In 1978, from my station at Nellis Air Force Base in Nevada, I received the order to deploy to the Marshall Islands to assist with the Enewetak Atoll Radiological Cleanup Project. I was assured that as part of this deployment, I would not receive any more radiation than I would from walking the streets of New York City. I worked 12-hour days, six days a week, digging up irradiated soil and drinking heavily irradiated water. Since returning, I’ve experienced myriad health problems, including sterility, autoimmune diseases, degenerative bone disease, and spinal stenosis. By the age of 40, I was told I had the bone structure of a ninety-year-old.

I am far from the only victim. The Departments of Veterans Affairs is overwhelmingly failing to care for those who served in nuclear-related operations, from U.S. nuclear testing to environmental cleanup, and now Congress is racing the clock to expand the Radiation Exposure Compensation Act (RECA) before it expires June 10. As the custodian of our national defense, Congress has a responsibility to care for the Americans, veterans and civilians alike, who risked life and limb to protect our fellow countrymen.

As the National Commander of the National Association of Atomic Veterans, I work with veterans whose lives were forever changed by exposure to radiation and other toxins. One thing that has remained stagnant since I began this advocacy 18 years ago is that the path to financial help is staggeringly difficult. Many veterans petition the VA for over a decade before receiving compensation. Even then, success is far from certain: from August 2022 to August 2023, the VA reportedly rejected 86% of radiation-related claims.

Radiation exposure is a triple whammy: the effects of radiation can take decades to appear, leaving aging veterans too sick to work, all while medical expenses are rising. Financial compensation through RECA, which comes in one lump sum, is often the difference between a veteran and their family going bankrupt or becoming homeless, and financial stability.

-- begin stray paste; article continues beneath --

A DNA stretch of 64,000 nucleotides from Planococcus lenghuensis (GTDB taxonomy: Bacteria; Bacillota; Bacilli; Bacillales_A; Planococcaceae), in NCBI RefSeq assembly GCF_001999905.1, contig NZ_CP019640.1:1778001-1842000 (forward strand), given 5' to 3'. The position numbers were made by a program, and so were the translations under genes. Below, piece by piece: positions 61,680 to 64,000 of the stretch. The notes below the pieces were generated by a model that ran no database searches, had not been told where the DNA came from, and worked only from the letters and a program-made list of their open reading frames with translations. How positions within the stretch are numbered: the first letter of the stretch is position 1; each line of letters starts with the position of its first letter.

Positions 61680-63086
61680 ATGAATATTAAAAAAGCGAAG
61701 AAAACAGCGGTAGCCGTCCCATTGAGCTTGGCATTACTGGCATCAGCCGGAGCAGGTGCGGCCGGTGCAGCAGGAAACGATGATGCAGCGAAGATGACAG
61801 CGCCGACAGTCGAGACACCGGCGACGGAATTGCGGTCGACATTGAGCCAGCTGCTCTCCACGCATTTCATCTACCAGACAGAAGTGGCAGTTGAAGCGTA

The VA’s failure to provide timely benefits makes RECA a critical lifeline for many veterans. Created in 1990 to provide compensation to those sickened by U.S. nuclear tests and administered through the Department of Justice, RECA includes benefits for “onsite participants” of U.S. nuclear testing sites, some populations who lived downwind of test sites, and select uranium workers.

RECA has helped atomic veterans like Mike Cobb, from California. Cobb witnessed 21 nuclear tests at the Pacific Proving Grounds as part of Operation Dominic. He was one of the few men in his unit equipped with protective gear – and even then, it was inadequate: just goggles. Sixty years later, Cobb was diagnosed with bladder cancer, an illness associated with radiation exposure and successfully received compensation through RECA.

RECA is an efficient option for atomic veterans who need help now. The last above-ground nuclear tests in the United States were in 1962, meaning the youngest on-site participants are nearing their 80s. They do not have decades to wait for the VA to approve their claim. But a veteran applying for RECA can have help in hand in just six to twelve months. RECA includes fewer benefits than the VA, but is much simpler to navigate and has been a godsend to many veterans.

As of May 1, $2.6 billion has reached over 41,000 claimants through the RECA program. To put this number in perspective, the U.S. plans to spend approximately $50 billion per year to maintain its nuclear forces over the next decade — almost 20 times the historical cost of RECA.

But RECA is in jeopardy. If it is allowed to expire in June, atomic veterans will be left without a meaningful path to timely compensation.

For decades, Congress has ignored the many communities that have been excluded from RECA, like the “downwinders” of the Trinity Test, the first-ever nuclear weapons test in New Mexico. On March 7, the Senate voted 69-30 to reauthorize RECA and finally include some of these communities that were left out. The bill isn’t perfect – for one, it doesn’t include cleanup veterans like myself, who were sent in after the nuclear tests. But it is critically important for atomic veterans that RECA be expanded, and not be allowed to expire.

I often hear from struggling veterans that they fear the government is simply waiting for them to die. It doesn’t have to be this way. Extending and expanding RECA can give atomic veterans the gift of time, allowing them to focus on their health and their families, rather than fighting a bureaucratic behemoth for their due. We owe them that much.

Keith Kiefer is an Enewetak radiological cleanup veteran and the national commander of the National Association of Atomic Veterans.

In Other News
Load More